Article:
EPA to Reporters: You’re Dumb
President Trump and the state of California don’t get along. Golden State officials undermined the president’s attempts to roll back auto emissions standards by striking a separate deal with automakers. In response, Trump did what Trump does: he trolled. On Twitter, he blamed California for wildfires, even though many of the fires occur on federally managed land. He has also tried to revoke the state’s long-standing authority to set auto emissions goals that are more ambitious than the national standards.
In September Trump’s EPA sent a letter threatening to withhold California’s federal highway funding over air quality issues. The letter claimed that California has 82 non-attainment areas—regions that are out of compliance with air quality standards—leaving 34 million people breathing unsafe air. It took journalists only a few hours to determine that those numbers were wrong. Really wrong: at the time of the letter, there were only 20 non-attainment areas in California.
We learned this week that the reason for the error was EPA Administrator Andrew Wheeler’s reliance on a political appointee, rather than career experts, to develop the data. Former deputy air chief Clint Woods took it upon himself to count non-attainment areas, and he managed to double-count several places and mistakenly included sovereign tribal lands over which California has no authority.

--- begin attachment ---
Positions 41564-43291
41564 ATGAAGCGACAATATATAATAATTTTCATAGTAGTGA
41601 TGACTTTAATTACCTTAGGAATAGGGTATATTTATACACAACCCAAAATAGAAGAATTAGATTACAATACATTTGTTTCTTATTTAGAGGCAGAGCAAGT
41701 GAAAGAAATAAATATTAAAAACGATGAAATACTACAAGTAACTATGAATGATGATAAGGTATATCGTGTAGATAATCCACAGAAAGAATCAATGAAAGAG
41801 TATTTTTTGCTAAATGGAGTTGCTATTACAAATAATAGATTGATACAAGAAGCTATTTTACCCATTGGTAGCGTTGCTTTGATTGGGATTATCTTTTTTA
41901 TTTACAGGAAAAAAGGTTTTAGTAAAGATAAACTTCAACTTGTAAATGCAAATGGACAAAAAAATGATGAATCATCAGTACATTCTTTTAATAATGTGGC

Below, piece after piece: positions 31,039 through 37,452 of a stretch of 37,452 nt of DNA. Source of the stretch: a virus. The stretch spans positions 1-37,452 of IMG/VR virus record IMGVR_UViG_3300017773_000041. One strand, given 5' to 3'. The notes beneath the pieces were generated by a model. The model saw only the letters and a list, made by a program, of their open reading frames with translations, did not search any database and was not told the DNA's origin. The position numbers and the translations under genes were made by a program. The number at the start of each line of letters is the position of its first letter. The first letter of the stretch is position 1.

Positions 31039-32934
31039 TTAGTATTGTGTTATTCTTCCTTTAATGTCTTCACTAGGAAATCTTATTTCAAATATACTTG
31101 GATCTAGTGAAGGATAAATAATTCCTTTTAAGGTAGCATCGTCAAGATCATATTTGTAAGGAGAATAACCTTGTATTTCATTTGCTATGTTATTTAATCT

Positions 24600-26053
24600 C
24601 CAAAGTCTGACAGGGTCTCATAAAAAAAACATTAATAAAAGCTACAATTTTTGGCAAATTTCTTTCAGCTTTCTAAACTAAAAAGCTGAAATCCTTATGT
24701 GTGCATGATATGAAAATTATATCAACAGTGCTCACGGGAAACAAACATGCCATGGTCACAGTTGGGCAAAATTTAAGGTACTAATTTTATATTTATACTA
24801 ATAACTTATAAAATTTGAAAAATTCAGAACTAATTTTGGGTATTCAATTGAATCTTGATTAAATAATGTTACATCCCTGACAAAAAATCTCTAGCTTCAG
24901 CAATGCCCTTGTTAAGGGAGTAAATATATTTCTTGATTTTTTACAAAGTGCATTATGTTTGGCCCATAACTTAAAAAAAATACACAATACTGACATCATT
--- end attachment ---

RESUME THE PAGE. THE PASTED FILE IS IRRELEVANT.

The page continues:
When the news outlet E&E learned this week that Woods was the source of the mistake, the reporter asked the EPA for comment. That’s pretty standard journalistic practice. In response, EPA spokesperson Michael Abboud provided E&E with an anodyne quote, followed by this little gem: “I would also like to point out that this is a dumb story.”
In a sense, Abboud has a point. Rank incompetence and uninformed partisanship are banal and barely newsworthy during the Trump administration. However, the fact that a press officer can speak to a respected news outlet that way (on the record!) and not fear for his job shocks me. Abboud is a young staffer whose early work experience unfortunately has taken place in a culture of disrespect and unaccountability. It’s hard to blame him. But there are people above Abboud—namely, Associate Administrator Corry Schiermeyer—who at least appear to be grown-ups. Are they even paying attention anymore? It’s feels like the EPA Office of Public Affairs is being run out of a fraternity house.
Stay up-to-date on Trump’s environmental antics by visiting NRDC’s Trump Watch.